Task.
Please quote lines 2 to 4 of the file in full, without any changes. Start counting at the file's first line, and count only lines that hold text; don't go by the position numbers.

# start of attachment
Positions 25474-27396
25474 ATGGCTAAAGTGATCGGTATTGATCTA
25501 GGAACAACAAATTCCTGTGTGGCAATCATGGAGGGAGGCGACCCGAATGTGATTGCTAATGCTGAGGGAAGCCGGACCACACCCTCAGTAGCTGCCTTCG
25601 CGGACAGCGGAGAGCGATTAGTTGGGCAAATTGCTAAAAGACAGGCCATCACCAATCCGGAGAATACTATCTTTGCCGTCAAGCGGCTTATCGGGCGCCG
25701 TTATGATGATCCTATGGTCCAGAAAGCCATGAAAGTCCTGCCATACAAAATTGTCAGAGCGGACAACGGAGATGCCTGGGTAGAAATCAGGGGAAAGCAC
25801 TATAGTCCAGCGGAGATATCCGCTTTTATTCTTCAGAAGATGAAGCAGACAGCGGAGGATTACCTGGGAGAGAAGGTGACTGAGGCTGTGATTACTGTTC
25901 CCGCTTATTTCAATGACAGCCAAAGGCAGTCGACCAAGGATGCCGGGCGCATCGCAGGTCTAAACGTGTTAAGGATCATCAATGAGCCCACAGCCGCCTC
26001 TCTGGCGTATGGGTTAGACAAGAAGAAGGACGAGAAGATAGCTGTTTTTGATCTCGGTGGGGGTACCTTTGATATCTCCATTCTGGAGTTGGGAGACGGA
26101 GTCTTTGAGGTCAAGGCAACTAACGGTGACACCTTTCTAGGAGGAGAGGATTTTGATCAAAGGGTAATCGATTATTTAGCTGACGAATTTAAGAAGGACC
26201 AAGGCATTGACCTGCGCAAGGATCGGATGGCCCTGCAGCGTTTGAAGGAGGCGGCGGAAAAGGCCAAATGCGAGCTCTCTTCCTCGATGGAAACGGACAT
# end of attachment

25474 ATGGCTAAAGTGATCGGTATTGATCTA
25501 GGAACAACAAATTCCTGTGTGGCAATCATGGAGGGAGGCGACCCGAATGTGATTGCTAATGCTGAGGGAAGCCGGACCACACCCTCAGTAGCTGCCTTCG
25601 CGGACAGCGGAGAGCGATTAGTTGGGCAAATTGCTAAAAGACAGGCCATCACCAATCCGGAGAATACTATCTTTGCCGTCAAGCGGCTTATCGGGCGCCG